Google SEO Update Favours Blue Websites

Narrative IndustriesThoughts

SEO 01 April 2016

[ edit: Before reading this, you should probably check the date it was published on – 1st April… OK.. got it?]

First it was keywords, then it was inbound links, SSL, social & mobile support and then Accelerated Mobile Pages but the latest innovation to Google’s algorithm appears to favour blue websites, or ones that heavily feature the colour above all other colours. Websites featuring the colour blue certainly seem to be appearing further up the rankings. Like many of Google’s activities to stop people gaming SEO, the exact shade and quantity of blue required remains a closely guarded secret but we spoke to someone who claimed they were having a beer with Google’s Matt Cutts when he allegedley stated:

“There is a lot of evidence to suggest that blue is most people’s favourite colour. Just look at how many people wear jeans. I read a blog post the other day that claimed most blues convey a sense of trust, loyalty, cleanliness, and understanding, and I believe we, at Google, should reflect that when providing search results so we are we tested it and the update will come into full effect on the first day of April”.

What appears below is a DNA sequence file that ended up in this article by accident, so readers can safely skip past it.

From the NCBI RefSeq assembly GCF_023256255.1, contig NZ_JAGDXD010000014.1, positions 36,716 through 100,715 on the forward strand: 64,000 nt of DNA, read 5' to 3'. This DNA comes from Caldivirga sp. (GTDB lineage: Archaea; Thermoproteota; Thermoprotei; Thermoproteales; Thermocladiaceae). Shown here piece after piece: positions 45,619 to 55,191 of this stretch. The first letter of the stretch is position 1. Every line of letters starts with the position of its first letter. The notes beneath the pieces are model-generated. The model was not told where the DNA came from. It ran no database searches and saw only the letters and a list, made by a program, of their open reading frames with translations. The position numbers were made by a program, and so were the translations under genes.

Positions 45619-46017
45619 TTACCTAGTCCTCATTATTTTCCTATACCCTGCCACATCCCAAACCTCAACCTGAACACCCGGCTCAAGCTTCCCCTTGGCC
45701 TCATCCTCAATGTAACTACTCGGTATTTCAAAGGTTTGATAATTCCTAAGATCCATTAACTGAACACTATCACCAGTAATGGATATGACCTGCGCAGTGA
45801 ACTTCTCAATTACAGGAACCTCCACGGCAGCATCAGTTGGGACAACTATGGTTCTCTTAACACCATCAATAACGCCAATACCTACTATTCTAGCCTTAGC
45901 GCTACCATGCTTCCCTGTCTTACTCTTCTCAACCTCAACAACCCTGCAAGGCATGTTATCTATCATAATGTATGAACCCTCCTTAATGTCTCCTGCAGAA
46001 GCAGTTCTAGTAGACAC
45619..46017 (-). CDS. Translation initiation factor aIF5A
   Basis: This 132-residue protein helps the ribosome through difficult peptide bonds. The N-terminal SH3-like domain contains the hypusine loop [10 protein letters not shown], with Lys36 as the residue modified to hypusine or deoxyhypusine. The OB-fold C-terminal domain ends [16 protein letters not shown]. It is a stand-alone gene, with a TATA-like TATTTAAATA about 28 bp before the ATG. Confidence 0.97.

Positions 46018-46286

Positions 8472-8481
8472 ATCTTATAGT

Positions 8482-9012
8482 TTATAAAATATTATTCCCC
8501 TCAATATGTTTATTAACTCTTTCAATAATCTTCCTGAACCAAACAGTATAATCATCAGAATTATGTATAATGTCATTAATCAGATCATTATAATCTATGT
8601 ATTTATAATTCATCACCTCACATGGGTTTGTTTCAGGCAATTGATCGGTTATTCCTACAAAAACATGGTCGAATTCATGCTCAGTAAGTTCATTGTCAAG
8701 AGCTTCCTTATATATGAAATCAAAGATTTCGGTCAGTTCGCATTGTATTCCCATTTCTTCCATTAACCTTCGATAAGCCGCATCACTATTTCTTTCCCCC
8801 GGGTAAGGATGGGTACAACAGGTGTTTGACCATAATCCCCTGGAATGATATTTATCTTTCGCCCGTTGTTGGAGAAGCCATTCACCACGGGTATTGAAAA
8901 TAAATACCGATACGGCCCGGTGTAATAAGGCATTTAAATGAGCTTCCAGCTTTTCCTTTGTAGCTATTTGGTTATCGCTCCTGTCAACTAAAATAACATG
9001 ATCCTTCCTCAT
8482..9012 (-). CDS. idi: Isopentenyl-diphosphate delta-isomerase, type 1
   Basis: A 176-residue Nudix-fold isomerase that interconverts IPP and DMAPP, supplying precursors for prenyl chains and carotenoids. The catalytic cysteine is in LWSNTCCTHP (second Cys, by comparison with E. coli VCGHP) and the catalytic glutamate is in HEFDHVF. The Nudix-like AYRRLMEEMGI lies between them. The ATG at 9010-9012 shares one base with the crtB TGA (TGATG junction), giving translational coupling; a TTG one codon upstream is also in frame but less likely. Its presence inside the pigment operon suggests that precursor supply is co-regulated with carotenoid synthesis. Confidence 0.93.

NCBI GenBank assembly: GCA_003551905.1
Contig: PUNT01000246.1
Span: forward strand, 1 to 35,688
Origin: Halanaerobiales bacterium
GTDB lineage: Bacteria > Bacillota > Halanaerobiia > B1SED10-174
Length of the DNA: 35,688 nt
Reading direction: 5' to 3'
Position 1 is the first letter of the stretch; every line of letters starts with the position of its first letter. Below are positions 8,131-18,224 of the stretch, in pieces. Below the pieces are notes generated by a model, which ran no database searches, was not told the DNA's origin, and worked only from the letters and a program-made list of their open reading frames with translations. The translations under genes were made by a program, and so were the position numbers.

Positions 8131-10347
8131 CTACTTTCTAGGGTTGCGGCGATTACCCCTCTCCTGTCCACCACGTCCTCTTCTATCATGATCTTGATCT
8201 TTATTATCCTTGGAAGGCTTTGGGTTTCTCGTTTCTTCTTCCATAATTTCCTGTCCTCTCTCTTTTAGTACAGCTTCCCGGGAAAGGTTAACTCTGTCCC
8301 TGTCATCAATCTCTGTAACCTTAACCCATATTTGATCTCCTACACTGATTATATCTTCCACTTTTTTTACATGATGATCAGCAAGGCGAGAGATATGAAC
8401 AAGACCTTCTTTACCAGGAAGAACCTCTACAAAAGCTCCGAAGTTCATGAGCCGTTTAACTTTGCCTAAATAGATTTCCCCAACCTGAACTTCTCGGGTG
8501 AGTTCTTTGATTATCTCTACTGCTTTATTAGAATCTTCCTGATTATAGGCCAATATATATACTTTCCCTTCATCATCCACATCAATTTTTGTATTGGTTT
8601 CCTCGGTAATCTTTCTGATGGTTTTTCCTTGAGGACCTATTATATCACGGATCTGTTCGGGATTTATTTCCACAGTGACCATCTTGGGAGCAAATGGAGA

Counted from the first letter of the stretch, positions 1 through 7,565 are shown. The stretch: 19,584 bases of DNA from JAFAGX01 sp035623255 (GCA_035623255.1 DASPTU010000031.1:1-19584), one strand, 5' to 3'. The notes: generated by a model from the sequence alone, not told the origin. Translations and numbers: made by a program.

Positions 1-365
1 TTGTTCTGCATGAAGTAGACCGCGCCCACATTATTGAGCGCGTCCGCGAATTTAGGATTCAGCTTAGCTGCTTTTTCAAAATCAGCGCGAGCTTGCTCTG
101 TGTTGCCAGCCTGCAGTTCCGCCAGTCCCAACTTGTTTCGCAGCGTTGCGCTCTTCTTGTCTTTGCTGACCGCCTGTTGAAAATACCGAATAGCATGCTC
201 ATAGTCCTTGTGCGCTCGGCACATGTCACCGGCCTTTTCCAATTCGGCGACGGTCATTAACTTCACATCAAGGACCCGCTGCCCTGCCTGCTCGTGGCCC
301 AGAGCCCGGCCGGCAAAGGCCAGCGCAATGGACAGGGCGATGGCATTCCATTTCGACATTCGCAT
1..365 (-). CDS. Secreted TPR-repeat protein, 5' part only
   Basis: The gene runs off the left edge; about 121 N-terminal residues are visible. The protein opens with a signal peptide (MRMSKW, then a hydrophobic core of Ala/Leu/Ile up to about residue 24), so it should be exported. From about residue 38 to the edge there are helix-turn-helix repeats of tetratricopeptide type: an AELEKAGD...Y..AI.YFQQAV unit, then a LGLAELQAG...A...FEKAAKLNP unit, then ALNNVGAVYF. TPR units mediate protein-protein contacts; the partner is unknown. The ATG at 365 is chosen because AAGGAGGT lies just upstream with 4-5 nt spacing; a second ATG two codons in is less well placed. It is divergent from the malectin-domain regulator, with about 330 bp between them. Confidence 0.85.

Our initial research certainly showed websites that heavily featured the colour blue, like Twitter & Facebook, seemed to be more popular with consumers and appeared in SERPs more often than those of other colours, suggesting that there is some truth in the claim that dark blue represents trust, dignity, intelligence, authority.

SEO & marketing terms are often lengthy and shortened to more convenient acronyms like SERPs, SMO, CPC, IBL etc and Google’s latest algorithm,  the “Colour Ranking Algorithm Process” is already being referred to as CRAP.

Microsoft’s rival search engine Bing barely features the colour blue at all.

Google has been continually tweaking their algorithm to ensure users get the search results they expect, adding in contextual, voice recognition and now colour theory into the complex list of criteria that it uses to rank web pages. There are over 220 criteria that Google uses to rank web sites, many of which have been lost over time. Google’s system for ranking web pages is known as Page Rank and named after Google’s Larry Page while their algorithm was named after presidential hopeful Al Gore .

Google are not the first to realise this; Decades ago, Muddy Waters claimed to have evidence that “Everybody loves the blues”.